A series of new and dramatic developments have brought centre-stage the long discussed — and long evaded — subject of electoral reforms.
It all started with the prime minister calling for the need for simultaneous elections in view of the overwhelming costs and dislocations of normal life. As the debate on this issue was still hotting up, he came up with the surprise announcement of demonetisation of currency notes of Rs 1,000 and Rs 500 denominations. While his stated objective was to root out the monster of black money from the economy, many critics saw in it an attempt to turn into junk the sackfuls of currency notes with the Opposition parties. I, for one, find it a great move as far as the role of black money in elections is concerned.
All political parties use black money to finance their campaigns and to bribe voters. Earlier, it used to be just a few days before the elections, but ever since the Election Commission of India (ECI) put together expenditure control mechanisms in 2010, followed by a crackdown on unaccounted money as soon as the model code comes into play, political parties changed their strategy and advanced the activity by a few weeks. Since elections to five state assemblies are round the corner, this is the time when the money would have been moving. The exact impact, however, would be known during and after the elections.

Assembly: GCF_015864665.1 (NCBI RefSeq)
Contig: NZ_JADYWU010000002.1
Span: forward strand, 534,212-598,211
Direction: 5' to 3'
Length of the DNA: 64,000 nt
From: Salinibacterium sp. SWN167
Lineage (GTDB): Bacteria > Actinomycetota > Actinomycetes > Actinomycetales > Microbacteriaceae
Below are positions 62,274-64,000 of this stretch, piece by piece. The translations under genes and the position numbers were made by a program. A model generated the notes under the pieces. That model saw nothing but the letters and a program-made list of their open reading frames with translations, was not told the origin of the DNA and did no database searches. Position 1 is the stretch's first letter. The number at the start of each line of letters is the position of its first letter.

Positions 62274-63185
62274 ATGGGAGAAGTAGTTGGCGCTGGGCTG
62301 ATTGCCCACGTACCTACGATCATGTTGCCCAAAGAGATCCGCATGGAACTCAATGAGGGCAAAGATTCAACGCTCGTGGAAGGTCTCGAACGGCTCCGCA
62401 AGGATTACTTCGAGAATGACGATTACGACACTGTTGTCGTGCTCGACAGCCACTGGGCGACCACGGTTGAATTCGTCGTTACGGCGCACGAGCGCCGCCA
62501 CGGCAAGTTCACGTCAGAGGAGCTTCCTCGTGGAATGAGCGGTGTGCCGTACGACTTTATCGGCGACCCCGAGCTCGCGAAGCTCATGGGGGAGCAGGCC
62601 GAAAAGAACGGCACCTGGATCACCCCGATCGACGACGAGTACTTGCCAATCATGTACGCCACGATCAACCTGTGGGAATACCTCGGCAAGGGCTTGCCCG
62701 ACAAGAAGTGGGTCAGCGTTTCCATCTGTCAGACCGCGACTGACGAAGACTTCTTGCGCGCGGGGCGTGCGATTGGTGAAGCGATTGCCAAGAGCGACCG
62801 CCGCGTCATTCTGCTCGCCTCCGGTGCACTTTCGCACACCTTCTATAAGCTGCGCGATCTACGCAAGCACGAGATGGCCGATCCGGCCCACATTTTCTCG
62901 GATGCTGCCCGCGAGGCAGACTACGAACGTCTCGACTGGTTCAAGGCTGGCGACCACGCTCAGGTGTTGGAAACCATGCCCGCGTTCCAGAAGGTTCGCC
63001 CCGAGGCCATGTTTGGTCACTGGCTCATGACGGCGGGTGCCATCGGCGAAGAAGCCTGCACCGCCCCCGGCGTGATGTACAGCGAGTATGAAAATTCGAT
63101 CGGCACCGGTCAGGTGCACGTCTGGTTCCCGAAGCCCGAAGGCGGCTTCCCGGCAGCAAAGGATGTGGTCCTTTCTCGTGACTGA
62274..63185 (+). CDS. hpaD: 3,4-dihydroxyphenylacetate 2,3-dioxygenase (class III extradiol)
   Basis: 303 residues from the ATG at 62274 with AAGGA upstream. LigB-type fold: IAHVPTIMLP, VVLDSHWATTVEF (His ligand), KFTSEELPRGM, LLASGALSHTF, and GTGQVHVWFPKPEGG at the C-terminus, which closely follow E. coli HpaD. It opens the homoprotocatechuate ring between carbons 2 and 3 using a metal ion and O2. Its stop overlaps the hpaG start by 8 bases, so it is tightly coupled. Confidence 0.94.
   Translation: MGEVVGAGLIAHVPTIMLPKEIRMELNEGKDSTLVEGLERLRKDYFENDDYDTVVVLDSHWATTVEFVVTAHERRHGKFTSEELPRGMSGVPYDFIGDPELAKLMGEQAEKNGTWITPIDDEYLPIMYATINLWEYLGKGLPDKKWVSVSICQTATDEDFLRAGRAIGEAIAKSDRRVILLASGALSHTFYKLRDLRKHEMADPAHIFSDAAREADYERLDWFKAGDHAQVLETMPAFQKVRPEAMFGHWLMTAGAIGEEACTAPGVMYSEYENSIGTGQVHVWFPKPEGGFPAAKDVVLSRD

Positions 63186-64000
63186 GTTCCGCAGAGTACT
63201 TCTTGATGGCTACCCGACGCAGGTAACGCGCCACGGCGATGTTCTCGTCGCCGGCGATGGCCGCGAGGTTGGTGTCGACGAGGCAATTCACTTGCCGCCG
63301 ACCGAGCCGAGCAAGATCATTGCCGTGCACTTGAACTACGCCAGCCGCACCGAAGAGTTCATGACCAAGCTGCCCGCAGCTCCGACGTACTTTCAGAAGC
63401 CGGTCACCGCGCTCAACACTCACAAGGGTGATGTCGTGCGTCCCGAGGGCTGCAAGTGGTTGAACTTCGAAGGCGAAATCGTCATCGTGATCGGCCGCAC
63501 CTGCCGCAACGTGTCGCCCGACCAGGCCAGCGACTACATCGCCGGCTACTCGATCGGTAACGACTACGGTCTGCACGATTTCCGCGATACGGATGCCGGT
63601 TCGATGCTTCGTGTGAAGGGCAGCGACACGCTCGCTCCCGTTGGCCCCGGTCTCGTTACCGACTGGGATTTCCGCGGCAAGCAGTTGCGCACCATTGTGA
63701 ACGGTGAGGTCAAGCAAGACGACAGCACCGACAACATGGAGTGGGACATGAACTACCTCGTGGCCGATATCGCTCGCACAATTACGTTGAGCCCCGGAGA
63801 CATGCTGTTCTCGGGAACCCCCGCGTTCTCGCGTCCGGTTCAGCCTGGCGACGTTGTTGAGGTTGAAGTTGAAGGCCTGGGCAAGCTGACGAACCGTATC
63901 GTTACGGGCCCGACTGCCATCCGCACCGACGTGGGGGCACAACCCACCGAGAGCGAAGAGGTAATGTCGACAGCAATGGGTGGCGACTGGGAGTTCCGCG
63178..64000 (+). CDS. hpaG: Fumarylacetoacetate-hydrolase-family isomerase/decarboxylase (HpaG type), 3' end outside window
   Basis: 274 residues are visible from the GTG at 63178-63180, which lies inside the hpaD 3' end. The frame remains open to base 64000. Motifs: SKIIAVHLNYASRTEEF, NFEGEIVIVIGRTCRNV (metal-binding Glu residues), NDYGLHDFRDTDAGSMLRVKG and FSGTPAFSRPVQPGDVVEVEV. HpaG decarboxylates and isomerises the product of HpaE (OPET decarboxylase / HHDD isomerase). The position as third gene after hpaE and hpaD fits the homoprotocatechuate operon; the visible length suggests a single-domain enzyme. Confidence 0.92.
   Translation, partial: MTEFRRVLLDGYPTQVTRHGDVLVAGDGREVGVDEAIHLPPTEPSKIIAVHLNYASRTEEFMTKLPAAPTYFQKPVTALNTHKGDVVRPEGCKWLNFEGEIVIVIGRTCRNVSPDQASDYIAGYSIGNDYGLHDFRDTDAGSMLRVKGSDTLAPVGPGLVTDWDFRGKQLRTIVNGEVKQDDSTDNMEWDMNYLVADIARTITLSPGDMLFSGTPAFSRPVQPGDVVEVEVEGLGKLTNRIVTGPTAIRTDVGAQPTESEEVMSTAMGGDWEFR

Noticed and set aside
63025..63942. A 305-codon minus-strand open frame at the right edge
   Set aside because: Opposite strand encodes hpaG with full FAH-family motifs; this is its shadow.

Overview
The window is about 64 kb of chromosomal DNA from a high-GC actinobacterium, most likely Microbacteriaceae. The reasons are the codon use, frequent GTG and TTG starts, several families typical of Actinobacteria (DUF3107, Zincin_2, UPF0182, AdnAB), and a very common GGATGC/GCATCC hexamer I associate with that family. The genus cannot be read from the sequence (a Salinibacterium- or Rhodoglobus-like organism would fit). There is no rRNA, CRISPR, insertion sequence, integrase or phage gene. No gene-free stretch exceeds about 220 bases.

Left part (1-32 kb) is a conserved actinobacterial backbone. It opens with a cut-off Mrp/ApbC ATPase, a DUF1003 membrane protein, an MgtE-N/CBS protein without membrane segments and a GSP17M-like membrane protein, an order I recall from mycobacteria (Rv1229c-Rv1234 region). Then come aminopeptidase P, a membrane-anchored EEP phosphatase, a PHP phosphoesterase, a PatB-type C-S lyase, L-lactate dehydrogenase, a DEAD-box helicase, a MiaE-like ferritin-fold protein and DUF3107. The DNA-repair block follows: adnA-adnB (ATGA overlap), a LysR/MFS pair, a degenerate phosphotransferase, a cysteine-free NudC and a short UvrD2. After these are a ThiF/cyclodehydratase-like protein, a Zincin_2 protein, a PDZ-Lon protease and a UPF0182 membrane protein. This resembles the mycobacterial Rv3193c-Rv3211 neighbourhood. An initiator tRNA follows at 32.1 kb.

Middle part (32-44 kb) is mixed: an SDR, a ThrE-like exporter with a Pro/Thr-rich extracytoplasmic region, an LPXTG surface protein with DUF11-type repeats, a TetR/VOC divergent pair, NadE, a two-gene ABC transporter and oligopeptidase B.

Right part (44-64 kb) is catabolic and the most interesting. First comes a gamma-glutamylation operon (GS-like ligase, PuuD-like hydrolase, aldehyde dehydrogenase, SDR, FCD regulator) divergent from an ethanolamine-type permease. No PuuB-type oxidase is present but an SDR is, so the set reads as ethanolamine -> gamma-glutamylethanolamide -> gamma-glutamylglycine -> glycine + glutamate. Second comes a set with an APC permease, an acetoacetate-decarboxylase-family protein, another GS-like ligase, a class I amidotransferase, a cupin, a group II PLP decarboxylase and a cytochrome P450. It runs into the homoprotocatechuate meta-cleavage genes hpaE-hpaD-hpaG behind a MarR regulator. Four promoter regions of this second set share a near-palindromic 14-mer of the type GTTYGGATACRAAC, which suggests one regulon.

Some subsequent developments, even if not originally intended, also have a bearing on electoral reforms. After demonetisation threw up huge logistical challenges, the government’s campaigns to promote e-banking, e-wallet etc have come on everybody’s lips. This, again, is a positive development. When even a rickshaw puller or vegetable seller is told to stop cash transactions, the exemption of donations to political parties below Rs 20,000 from the “by cheque only” regulation must also be dispensed with straight away. This will take care of the non-transparency of 80 per cent of political funding which all political parties have shown as cash donations. This amounts to an average Rs 1,000 crore per year.
The third development is the PM’s directive to his party legislators to disclose all their bank transactions since November 8. Many questions were raised. My reaction is that instead of criticising it and suggesting what the PM could have done better, why not welcome it as a first positive step towards the financial transparency of politicians? Another great move of the government is to pass an Act to curb benami property deals and the subsequent crackdown. This should also have a salutary effect on the black money in elections.
In the context of these developments, one report came as a shock. This was the law ministry rejecting the ECI’s proposal to give it permanent legal powers to countermand polls on credible evidence of the use of black money.